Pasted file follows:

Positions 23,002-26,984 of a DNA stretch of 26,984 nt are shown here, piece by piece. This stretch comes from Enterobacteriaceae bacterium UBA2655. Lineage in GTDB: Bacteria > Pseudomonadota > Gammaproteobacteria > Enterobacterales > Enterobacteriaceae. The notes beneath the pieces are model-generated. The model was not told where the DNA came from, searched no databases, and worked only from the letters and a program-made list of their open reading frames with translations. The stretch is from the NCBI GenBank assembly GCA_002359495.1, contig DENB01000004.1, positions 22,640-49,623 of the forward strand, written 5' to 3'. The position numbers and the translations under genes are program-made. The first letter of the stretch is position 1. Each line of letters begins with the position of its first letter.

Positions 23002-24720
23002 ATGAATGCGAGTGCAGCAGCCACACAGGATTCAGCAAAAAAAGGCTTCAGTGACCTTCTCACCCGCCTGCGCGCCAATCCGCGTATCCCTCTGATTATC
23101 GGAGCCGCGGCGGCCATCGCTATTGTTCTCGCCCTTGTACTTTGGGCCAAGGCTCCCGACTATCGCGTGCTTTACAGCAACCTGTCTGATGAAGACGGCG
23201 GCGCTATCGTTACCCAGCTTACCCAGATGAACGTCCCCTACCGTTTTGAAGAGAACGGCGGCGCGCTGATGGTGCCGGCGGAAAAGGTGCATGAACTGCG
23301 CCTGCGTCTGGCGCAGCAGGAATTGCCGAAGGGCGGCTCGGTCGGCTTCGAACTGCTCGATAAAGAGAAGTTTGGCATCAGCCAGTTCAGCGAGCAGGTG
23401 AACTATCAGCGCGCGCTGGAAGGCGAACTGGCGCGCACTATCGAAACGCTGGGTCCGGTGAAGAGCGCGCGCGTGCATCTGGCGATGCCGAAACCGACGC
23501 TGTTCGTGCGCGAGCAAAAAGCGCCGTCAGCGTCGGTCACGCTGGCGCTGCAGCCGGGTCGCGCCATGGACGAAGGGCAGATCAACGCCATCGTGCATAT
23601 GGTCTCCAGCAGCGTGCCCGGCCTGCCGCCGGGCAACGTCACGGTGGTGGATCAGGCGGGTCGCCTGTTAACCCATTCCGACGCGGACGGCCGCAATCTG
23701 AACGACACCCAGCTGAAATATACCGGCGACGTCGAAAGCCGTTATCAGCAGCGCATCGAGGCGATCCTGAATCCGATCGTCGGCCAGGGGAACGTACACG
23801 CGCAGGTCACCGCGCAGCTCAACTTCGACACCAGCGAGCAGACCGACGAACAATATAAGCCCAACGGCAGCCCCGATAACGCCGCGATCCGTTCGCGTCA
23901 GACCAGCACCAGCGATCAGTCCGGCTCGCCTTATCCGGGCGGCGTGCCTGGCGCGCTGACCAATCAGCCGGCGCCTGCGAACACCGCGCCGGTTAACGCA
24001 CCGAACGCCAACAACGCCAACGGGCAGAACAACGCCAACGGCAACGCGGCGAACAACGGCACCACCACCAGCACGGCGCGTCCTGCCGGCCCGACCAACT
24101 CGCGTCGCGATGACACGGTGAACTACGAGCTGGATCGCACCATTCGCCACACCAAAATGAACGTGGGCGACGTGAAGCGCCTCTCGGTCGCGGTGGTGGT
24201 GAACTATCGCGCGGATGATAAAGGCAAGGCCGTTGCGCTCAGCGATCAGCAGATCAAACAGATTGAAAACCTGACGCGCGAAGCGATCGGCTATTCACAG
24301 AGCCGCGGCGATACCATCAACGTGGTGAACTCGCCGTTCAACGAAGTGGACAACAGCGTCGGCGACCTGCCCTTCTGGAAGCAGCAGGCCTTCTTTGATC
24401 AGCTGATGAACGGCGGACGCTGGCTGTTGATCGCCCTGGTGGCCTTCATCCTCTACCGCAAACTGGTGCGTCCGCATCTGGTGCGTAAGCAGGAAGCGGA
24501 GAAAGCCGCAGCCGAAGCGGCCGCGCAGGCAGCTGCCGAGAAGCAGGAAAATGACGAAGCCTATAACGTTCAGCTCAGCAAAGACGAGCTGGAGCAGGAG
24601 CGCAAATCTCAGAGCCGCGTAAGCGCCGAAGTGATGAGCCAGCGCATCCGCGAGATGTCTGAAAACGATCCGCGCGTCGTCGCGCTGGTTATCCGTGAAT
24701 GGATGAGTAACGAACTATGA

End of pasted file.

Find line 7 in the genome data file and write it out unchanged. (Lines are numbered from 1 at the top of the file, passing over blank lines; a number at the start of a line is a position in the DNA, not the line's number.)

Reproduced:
23401 AACTATCAGCGCGCGCTGGAAGGCGAACTGGCGCGCACTATCGAAACGCTGGGTCCGGTGAAGAGCGCGCGCGTGCATCTGGCGATGCCGAAACCGACGC